Food Tech Matters

“I don’t think there’s been a more exciting time to be in the foodtech industry than now”

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Discover what the world’s brightest innovators think will shape the future of food at Food Tech Matters 2020 on 12-14 October. The inspiring programme of debate and discussions features leading foodtech experts examining some of the big questions facing society today,

One of the highlights of the event is a live panel discussion, moderated by Belinda Clarke (Director, Agri-TechE), debating if the industry is innovating fast enough to feed 10 billion people sustainably.

Register now to join Gil Horsky (Director of Innovation SnackFutures, Mondelez International), Merijn Dols (Global Director of Open Innovation and Circular Economy for Food, Danone) and Serpil Tascioglu, (Director Foods Innovation & Transformation, Unilever) for this exciting and influential session.

In an exclusive preview, Gil Horsky tells us about the innovate work his team is doing to revolutionise the foodtech sector, his predictions for future tech trends and the impact COVID-19 has had on the industry.

Tell us more about your background and the focus of SnackFutures?

I have been working at Mondel?z since 2010 in a variety of innovation and commercial roles. A year and a half ago, I had the privilege to join the founding team of the newly formed innovation and venture hub SnackFutures within Mondel?z, with two pillars: invent and venture. SnackFutures is on a mission to create a vibrant ecosystem of partners to invent and to make venture investments in the next generation of snacks and entrepreneurs. Within SnackFutures, we try to change the way of innovation in snacks. The traditional innovation process in the food industry is about reducing risk, be being very diligent, but it is also a relatively slow process. It works well, but the time it takes is a disadvantage. Our team focuses on agility and speed, we try to test in a real-life setting, in an independent store or framer’s market to get consumer feedback quickly and purchase intent. Based on that, we optimise the proposition and move to a small scale’ transactional learning’ usually in 10-15 stores in one city or online. With this method, we can move much faster, and it is a great way of learning from consumers in real-time. So far the brands that we “invented” and launched in this way include — Dirt Kitchen, CaPao, Ruckus and Co. and NoCOé.

What has been the impact of Covid-19 on your innovation efforts in SnackFutures?

The good thing is that because so much of what we do in our team, is about learning, and then doing and iterating, and learning and doing again, it helped us to pivot and change plans where needed due to COVID.

These shifts include pivoting the sales strategies of some of our brands, much as start-ups need to do in order to thrive. For example, we launched a transactional learning of our new Dirt Kitchen in several stores in LA, at the end of February. But very quickly, COVID-19 was impacting the retail environment with some of the stores we were selling-in closing-up. That led us to quickly pivot and transition our sales to be direct to consumer via our website. In addition, COVID-19 has further accelerated some existing consumer needs and behaviours that we are exploring, for example, the need for ready to eat care ingredients with functional benefits such as immunity-boosting and energy.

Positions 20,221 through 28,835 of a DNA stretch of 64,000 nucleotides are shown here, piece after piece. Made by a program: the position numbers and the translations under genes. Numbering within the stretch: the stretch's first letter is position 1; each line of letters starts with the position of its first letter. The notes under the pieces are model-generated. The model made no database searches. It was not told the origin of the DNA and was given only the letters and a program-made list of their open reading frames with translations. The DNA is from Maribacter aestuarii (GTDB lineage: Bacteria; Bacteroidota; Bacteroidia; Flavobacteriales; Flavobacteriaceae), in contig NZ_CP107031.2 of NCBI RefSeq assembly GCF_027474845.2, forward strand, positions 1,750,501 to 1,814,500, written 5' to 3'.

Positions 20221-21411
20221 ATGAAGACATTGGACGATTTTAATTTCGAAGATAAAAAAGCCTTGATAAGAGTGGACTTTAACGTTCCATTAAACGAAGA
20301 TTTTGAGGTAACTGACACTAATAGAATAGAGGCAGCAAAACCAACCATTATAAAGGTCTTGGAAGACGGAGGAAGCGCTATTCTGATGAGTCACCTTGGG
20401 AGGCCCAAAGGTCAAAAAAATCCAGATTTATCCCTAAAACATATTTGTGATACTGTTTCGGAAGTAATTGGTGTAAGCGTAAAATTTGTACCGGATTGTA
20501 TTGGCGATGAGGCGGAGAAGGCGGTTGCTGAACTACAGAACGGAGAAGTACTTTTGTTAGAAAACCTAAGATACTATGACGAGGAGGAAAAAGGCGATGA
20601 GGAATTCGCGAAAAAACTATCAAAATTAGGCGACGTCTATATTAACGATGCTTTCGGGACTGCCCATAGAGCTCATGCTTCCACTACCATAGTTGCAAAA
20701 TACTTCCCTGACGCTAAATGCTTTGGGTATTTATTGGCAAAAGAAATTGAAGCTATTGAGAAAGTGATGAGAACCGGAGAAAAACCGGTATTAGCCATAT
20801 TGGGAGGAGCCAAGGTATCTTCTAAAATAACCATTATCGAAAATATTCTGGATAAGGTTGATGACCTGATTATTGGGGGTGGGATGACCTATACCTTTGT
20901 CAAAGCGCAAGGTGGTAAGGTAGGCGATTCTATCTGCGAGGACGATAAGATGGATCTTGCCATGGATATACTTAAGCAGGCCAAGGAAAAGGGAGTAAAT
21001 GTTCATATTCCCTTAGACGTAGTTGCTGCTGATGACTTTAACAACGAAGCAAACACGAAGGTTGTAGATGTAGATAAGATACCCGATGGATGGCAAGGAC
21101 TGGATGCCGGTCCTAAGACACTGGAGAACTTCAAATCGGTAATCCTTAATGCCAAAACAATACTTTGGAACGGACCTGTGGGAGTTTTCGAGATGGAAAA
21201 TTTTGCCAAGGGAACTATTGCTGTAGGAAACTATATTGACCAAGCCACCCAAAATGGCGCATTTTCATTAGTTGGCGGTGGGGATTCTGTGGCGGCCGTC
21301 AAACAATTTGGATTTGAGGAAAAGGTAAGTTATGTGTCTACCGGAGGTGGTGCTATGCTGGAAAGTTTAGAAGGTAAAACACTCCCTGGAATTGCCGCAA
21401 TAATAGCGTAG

The good news is that the marketplace is willing to be tolerant and patient with you as you learn, as long as you’re listening to consumers and trying to address their needs.

Are you excited by the future of food tech and what are your predictions for the next big innovations?

I don’t think there’s been a more exciting time to be in the foodtech industry than now. Consumers are more engaged with their food than ever before and are interested in healthier, authentic and personalised food experiences.

In the past, most food innovation was around marketing, product form & flavour, and packaging. There was little based on hard science. But the industries increasing focus on sustainability and delivering more nutritious products to consumers. That means that more scientists and researchers are coming from adjacent disciplines such as biotech, chemistry and pharma etc. and applying their know-how to the food sector.

There are several themes that I believe will take a bigger role in the next few years, among them: technologies that enhance building trust around food safety and transparency, “food as medicine” using functional foods & ingredients to prevent or remedy physical conditions. And of course, next-generation proteins by leveraging cell, plant-based, and fermentation to replace meat, milk, fish & eggs, that support a more sustainable planet.

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